Cousin Jack’s Pastys

For the spring 2014 issue of Tastings for the Register-Guard. Pastys are a traditional Cornish pastry of meat and vegetables tucked into a flaky dough pocket. The owners of this business come from a large family with family members involved in many different local ventures, so I wrongly assumed that was the origin of the name Cousin Jack. I came to understand that the name actually derives from the British flag, which is known as a Union Jack. When miners started coming to the United States from other countries, they got the nickname Cousin Jacks because they were like “cousins” to the Cornish miners. As David says in the article, when you’re in a dark mine and covered with coal dust, everyone’s a Cousin Jack because they all look the same. I think the plural should properly be “pastys” because “pasties” are what strippers where over their upper bits, but the paper was happy with “pasties” so we went with that.


Everyone’s a Cousin Jack

Local, organic pasties satisfy the biggest hungers.

By Vanessa Salvia

David Clark, 39, didn’t anticipate that when he became a business owner he would have to spend time washing wheels. But in fact, USDA inspection of the production facility that makes Cousin Jack’s Pasties is so rigorous that the wheels of all equipment carts that go outside have to be sterilized. After whipping off his hair net and stashing the wheels to dry, Clark heads upstairs to the office, where his wife, Kim Gibson, is handling a phone call while keeping an eye on their 5-year-old daughter, Zoe. After helping Zoe get a piece of cheese to snack on, Clark prepares to head to another small-but-growing Eugene business, Vanilla Jill’s, to discuss distribution pitfalls.

“We wear many hats,” Clark says. Gibson was pregnant when the couple began producing Cousin Jack’s pasties in June 2009. Before that, she was plant manager at her family’s Lochmead Dairy for nine years. Some of her experience from managing Lochmead transferred to her new role as business owner, but some didn’t. “It’s one thing to start a business and another thing to run one that has been successful for 60 years,” Gibson says. “Everybody has to be involved and you have to figure out where kids fit into it.” Gibson is the daughter of third-generation Lochmead Dairy owners Jock and Liz Gibson. “They weren’t running off to pick kids up at daycare,” interjects Clark.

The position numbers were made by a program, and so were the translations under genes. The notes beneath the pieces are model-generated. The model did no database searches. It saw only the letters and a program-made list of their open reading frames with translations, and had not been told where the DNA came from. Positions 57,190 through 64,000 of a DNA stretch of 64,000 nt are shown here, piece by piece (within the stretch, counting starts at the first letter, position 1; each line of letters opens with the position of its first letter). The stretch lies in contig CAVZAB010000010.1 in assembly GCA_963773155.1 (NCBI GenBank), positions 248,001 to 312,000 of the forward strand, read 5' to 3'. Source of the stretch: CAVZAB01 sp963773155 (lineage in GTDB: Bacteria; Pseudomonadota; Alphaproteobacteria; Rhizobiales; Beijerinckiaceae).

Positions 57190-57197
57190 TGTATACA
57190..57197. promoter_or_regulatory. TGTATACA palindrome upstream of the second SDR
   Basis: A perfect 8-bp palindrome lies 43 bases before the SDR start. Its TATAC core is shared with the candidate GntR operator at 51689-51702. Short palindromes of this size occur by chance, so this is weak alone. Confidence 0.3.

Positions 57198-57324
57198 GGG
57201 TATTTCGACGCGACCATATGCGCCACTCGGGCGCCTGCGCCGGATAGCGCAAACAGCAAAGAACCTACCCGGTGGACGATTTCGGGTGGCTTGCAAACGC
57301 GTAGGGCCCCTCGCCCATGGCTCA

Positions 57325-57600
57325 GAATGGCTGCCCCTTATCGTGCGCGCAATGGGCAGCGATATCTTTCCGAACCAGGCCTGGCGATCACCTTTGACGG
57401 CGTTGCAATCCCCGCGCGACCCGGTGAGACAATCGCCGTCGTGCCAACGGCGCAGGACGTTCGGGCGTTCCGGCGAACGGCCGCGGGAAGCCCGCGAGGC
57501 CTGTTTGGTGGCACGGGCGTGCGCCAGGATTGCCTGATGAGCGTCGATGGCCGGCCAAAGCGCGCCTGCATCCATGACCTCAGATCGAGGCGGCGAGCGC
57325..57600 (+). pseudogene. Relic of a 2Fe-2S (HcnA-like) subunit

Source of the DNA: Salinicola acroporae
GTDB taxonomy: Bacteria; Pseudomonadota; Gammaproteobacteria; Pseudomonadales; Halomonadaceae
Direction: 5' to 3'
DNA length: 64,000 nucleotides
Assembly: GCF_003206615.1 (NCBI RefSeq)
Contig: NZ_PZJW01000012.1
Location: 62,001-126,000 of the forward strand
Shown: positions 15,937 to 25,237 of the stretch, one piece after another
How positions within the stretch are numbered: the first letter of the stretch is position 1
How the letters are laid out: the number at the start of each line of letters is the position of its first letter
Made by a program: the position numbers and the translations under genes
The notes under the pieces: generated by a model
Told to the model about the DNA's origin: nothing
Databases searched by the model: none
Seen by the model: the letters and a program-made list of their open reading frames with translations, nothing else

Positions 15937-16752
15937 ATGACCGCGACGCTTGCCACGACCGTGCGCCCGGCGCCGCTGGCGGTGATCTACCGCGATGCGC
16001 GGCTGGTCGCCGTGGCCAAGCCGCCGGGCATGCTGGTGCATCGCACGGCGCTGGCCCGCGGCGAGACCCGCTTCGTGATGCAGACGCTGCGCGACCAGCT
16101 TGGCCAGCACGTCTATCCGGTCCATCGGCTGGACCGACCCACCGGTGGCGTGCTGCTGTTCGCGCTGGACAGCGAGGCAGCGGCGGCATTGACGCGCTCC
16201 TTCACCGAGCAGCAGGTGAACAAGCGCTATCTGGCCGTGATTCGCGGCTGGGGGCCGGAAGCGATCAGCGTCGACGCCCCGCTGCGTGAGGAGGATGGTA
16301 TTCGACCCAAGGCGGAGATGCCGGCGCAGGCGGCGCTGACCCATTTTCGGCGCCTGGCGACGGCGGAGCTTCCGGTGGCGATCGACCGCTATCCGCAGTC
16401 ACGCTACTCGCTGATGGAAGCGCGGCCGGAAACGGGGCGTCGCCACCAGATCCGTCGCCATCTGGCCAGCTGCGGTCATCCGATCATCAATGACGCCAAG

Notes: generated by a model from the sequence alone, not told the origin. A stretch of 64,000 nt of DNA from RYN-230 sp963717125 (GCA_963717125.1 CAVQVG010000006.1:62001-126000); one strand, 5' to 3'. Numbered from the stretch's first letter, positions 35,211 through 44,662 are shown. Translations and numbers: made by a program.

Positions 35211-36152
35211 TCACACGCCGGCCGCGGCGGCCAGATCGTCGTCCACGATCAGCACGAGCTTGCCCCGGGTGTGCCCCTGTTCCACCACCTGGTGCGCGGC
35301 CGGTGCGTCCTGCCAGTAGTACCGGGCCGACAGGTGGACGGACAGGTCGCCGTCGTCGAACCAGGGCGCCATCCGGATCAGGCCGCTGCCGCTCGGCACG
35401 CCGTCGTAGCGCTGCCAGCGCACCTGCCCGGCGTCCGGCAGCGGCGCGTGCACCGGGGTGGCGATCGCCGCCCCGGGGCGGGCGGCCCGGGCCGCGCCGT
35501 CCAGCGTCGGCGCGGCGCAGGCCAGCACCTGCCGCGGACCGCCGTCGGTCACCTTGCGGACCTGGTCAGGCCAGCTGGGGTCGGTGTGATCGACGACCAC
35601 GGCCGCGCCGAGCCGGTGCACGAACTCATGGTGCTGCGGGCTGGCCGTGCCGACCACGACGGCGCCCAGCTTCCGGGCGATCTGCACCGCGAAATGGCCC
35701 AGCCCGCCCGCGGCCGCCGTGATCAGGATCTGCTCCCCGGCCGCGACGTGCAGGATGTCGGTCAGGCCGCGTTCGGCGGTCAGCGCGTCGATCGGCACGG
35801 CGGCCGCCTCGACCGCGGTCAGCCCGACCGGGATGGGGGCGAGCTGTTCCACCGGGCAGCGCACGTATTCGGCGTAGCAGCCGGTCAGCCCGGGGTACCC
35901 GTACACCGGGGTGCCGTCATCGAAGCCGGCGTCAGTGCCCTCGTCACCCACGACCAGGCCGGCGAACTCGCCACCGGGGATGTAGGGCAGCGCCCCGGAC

While the day-to-day management of business and family life may be difficult, the couple’s commitment to local and sustainable food is easy. They source their ingredients locally wherever possible, including organic vegetables, fruits, nuts and mushrooms; grass-fed pasture-raised meats; organic butter; Tillamook white cheddar and locally grown organic wheat flour. Orange juice from Lochmead Dairy makes the pasty crust extra flaky. “We want certified humane meats and non-GMO foods,” says Gibson. “That was not something we were going to compromise on.” All of these delicious ingredients go into their hand-held meat and vegetable pies that are perfect for a gourmet dinner or lunch on the go.

The pasty (pronounced as in ‘fast’) is eaten in some form in most cultures around the world. At its simplest, it is a filling wrapped up in a crust. Meat-filled pasties were the food of choice for tin and copper miners in Cornwall, part of England. The “Union Jack” is the national flag of the United Kingdom, and when miners began to migrate to America, they were called “Cousin Jacks,” regardless of what country they were from. “When it’s dark in the mine and you’re covered with coal dust, everyone’s a Cousin Jack,” Clark explains. Clark’s mother was married to a Welshman, and Clark spent some time there as a youth. “Pasties are everywhere,” says Clark, in soccer stadiums, train stations and chains of pasty shops. In Cornwall, he says, in an area about the size of Lane County, there are 60 to 70 processors that mass-produce pasties.

“Lochmead has 50 employees and lots of moving parts,” says Gibson. Cousin Jack’s, on the other hand, has only two production workers. Yet the small facility in a historic cannery makes six flavors of pasties for sale in local freezer cases, restaurants and food carts. They’ve also developed a Swedish Meat Pie for the hot case at Dari Mart, which has been “very popular,” says Clark. The Dari Mart pie is less expensive, because it is not made with the same percentage of organic ingredients, yet still utilizes grass-fed beef. “It’s showing Dari Mart that you can provide a healthy food for a reasonable price and people will buy it,” Clark says. Gibson says that their meat pie is a hit with people needing a working lunch. “They try the meat pie once and they come back for it,” she says.

When you want to savor the pasty a little bit more, Gibson suggests pairing the pesto lamb flavor with a local pinot noir, such as one made by Lumos. “You could also pair the pesto leek flavor with a local white wine, especially something more minerally like Capitello.” She says that the wild mushroom flavor is a great choice to have along with a crisp, cold apple cider. The steak and ale flavor gets its punch from Ninkasi Otis Oatmeal Stout. “That would be a natural pairing,” says Clark. “But, there’s so much great beer here!” he says, so the best pairing is to just eat a flavor you like with a beer you like.

Considering that almost all of the ingredients for Cousin Jack’s pasties come from within 100 miles of their Eugene facility, wash your pasty down with a local beverage. “For me personally,” says Clark, “it’s just such a joy to be a part of this group of people that are working so hard to take care of the land here. They’re good stewards and I know that the circle of money staying here in our economy makes me feel good.”

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